Hampden elitists unfairly limit trade
Charm happens; it is not legislated into being. For Hampden to expect city government to keep out legal businesses or facilitate the sculpting of a predominantly white, middle-class neighborhood to appease the special interests of a few transient elitists is shameful ("Hampden strives to preserve its style," Jan. 3).
At taxpayer expense, they propose that we restrain legal trade and property rights and manipulate real estate values.
All such socialist notions serve only to benefit the lucky few "neo-locals" who are wealthy and educated enough to afford to care where their gourmet veggie burgers and quesos are prepared.
Without full participation by all property and business owners in the area (which is a tricky feat), legislation will only divide Hampden further and waste the City Council's time.
Elitism, like its cousin racism, does not belong on Baltimore streets.
The writer is a local architect who has worked on several projects in Hampden.
Traditional tavern deserves finer fate
"What a wonderful editorial," I thought as I began reading "From Byrd to (Star)bucks" (Jan. 4). The Sun's gifted editorial writer evoked sweet images of a wonderful, historic old tavern in which I have spent many joyous hours.
Then, sadly, in a retreat from what could have been, the paper gave high-fives to Starbucks for its proposed takeover of the King of France Tavern.
It's true, as the editorial notes, that "local residents pine for another music and dance spot at the site, but no one has proposed one."
But some things are worth fighting for.
And what serves the greater good - choosing the expediency of a Starbucks or holding out and aggressively searching for a visionary entrepreneur who will one day come in and reopen that beautiful old King of France to function as it was intended?
America's Founding Fathers, who struck "deals over drinks" at the tavern, would be shaking their heads in disbelief.
Havre de Grace
Waiver for lobbyists favors big money
Sometimes the things you hear about your government are so amazing that you have to wonder where the people involved come from.
The latest (as I write) is that the geniuses in Annapolis have decided the need of paid lobbyists to access legislators overrides the need to have standardized, effective security screening ("Lobbyists get a pass on lines," Jan. 1).
The lame excuse is that when legislation is under consideration, normal screening procedures might create inconvenient delays. But nobody seems to have considered that these delays serve a worthy purpose and affect everyone equally.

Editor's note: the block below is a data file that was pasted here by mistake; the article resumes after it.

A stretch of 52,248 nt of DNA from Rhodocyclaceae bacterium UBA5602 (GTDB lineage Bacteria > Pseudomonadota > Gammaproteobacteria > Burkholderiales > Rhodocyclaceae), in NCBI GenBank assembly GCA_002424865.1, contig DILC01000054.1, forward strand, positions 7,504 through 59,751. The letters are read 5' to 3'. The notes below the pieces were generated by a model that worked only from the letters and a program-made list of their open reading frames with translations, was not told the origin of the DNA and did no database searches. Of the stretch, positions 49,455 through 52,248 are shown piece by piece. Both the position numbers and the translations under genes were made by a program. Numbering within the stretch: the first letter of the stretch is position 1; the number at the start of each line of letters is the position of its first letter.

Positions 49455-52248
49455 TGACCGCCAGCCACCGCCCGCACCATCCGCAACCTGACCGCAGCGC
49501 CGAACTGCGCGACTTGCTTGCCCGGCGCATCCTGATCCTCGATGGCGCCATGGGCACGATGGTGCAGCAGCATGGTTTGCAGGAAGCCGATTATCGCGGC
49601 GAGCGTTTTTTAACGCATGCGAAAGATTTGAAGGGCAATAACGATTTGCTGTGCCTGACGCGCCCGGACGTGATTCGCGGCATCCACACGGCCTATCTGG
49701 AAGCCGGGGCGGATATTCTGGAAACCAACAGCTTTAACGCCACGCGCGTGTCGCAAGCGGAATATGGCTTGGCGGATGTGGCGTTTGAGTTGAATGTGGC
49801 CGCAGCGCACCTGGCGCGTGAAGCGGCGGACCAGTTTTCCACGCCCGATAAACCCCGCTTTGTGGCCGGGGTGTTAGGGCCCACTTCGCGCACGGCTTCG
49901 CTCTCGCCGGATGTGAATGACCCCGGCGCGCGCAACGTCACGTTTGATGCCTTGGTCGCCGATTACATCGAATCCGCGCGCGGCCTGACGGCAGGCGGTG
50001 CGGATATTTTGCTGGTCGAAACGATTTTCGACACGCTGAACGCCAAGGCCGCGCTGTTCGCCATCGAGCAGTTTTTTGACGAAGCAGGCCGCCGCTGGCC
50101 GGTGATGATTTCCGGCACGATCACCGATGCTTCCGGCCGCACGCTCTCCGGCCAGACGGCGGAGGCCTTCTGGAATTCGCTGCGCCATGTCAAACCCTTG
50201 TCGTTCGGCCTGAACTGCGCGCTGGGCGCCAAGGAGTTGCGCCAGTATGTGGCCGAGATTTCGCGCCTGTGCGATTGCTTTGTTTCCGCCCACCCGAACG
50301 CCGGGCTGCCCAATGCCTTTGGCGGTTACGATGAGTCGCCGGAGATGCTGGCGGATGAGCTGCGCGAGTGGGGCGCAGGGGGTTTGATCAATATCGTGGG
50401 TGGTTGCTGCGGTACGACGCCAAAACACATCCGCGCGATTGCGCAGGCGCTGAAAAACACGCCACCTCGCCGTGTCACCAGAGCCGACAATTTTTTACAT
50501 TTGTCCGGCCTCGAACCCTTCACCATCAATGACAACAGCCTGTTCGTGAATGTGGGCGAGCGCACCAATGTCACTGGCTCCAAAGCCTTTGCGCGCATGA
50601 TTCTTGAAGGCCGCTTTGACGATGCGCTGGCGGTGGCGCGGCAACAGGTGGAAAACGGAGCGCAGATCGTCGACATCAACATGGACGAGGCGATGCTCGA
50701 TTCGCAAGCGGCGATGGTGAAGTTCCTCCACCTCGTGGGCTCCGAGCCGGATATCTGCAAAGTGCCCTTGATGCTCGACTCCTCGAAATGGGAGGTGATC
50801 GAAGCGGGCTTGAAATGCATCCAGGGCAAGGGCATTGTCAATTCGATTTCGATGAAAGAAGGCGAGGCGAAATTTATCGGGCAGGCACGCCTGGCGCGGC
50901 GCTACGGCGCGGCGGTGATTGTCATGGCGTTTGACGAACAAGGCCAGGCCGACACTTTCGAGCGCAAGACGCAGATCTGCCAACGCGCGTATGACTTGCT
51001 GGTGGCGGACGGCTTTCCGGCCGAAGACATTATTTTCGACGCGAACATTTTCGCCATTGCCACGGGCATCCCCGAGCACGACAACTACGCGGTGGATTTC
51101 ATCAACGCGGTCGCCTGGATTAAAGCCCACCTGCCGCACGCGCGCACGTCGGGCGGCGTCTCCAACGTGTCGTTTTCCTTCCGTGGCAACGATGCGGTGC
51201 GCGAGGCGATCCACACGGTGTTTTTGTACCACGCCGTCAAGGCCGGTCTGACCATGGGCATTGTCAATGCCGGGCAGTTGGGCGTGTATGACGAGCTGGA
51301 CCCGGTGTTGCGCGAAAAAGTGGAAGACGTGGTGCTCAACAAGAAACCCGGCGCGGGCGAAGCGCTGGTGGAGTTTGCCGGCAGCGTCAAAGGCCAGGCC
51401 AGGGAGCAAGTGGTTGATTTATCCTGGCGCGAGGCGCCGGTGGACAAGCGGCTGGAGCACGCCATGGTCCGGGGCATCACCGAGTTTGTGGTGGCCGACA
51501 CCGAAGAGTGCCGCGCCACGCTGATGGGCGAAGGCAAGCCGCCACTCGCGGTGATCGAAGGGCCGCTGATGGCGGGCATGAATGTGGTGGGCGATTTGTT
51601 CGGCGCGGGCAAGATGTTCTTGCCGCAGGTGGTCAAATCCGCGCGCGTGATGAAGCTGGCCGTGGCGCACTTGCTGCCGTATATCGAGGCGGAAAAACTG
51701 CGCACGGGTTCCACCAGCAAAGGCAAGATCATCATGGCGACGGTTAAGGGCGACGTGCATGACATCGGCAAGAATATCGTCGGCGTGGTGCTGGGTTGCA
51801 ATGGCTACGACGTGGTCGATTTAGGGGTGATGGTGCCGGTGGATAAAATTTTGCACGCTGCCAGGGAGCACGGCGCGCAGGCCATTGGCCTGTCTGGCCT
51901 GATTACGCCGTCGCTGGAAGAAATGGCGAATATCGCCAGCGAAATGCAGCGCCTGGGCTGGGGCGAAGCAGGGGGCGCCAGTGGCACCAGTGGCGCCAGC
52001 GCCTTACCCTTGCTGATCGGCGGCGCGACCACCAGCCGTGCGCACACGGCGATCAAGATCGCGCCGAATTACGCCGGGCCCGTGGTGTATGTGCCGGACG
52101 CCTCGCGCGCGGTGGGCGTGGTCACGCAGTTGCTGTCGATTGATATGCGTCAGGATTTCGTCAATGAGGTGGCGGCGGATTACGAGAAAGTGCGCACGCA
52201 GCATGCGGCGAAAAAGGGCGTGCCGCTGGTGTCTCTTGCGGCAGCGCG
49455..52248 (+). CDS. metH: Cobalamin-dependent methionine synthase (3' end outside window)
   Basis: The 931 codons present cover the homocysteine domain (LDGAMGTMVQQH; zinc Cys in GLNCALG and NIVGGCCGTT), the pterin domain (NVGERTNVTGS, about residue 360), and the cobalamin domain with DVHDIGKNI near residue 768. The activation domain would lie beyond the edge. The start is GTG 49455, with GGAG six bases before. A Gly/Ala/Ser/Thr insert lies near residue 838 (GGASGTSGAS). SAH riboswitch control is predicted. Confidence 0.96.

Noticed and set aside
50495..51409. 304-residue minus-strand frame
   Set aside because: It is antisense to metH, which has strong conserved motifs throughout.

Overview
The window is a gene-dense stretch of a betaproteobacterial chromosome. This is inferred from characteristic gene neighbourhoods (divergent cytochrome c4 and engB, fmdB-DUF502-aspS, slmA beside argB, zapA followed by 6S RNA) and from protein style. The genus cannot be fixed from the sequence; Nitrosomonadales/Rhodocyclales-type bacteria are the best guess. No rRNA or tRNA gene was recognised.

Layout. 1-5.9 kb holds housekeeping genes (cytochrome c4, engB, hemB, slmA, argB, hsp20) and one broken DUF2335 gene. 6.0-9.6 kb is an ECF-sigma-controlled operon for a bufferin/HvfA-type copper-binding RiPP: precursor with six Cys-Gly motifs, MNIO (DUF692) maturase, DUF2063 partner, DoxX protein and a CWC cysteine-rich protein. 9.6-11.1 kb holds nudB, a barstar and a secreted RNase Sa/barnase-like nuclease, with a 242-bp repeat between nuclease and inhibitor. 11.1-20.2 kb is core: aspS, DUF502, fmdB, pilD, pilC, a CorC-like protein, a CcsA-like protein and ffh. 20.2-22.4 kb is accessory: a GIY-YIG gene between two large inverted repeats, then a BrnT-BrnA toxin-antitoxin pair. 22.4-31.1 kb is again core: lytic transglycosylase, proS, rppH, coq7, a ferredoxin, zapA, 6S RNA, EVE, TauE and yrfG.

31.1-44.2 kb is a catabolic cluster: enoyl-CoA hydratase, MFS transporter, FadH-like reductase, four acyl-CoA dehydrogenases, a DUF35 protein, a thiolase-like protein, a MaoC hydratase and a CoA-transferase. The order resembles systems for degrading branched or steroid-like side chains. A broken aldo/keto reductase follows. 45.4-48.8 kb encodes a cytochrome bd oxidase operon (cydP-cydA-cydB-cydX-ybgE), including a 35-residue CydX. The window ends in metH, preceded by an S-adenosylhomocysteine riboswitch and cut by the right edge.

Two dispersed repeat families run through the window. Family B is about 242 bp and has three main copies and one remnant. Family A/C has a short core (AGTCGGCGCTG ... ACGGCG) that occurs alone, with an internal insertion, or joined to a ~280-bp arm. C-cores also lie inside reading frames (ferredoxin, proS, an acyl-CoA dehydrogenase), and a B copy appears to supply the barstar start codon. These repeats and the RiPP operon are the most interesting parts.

And now lobbyists, who may or may not pose security risks, will rush to the sides of complaisant legislators while ordinary citizens, who have at least as great an interest in the effects of legislation, will stand in line for routine screening.
Regardless of the consequences for security, it is certain that the consequences for legislation will be a greater voice for big money.
Katharine W. Rylaarsdam
Scandal reminds us gambling corrupts
As the Abramoff scandal unfolds, residents of Maryland should bear in mind that the principal source of the funds underlying the corruption originated from casino gambling interests ("Lobbyist pleads guilty to fraud," Jan. 4).
It follows that Marylanders should ask themselves whether more gambling, in whatever form, is what they want in their state.
I think the answer is no.
Israeli occupation inspires terrorists
As I read Moshe Yaalon's column "The Israeli model for fighting terror" (Opinion * Commentary, Jan. 3), I wanted to offer an additional method that works well to reduce terrorism.
Mr. Yaalon wrote about the importance of a long-term battle to win the hearts and minds of people. Maybe he would consider not stealing other people's land as an effective tactic to win their hearts.
Over the last 35 years, there seems to be a direct relationship between the number of settlers in the occupied lands and the number of terrorist attacks.
President usurps power to make laws
We are in a constitutional crisis.
In signing into law Sen. John McCain's language prohibiting torture, President Bush issued a statement that declares that it is his right as commander in chief to disregard this law if he deems its restrictions to be in conflict with national security concerns.
It seems clear that Mr. Bush believes that he alone determines what the laws are and in what circumstances they will be followed.
Congress has made its intentions perfectly clear: Torture is not to be used.
We are supposed to be a nation that follows the rule of law, and this includes (one would assume) the president.
Mr. Bush's statement is nothing more than a usurpation of power, and it makes a mockery of the separation of powers the Constitution mandates.
Insulting protesters of Vietnam War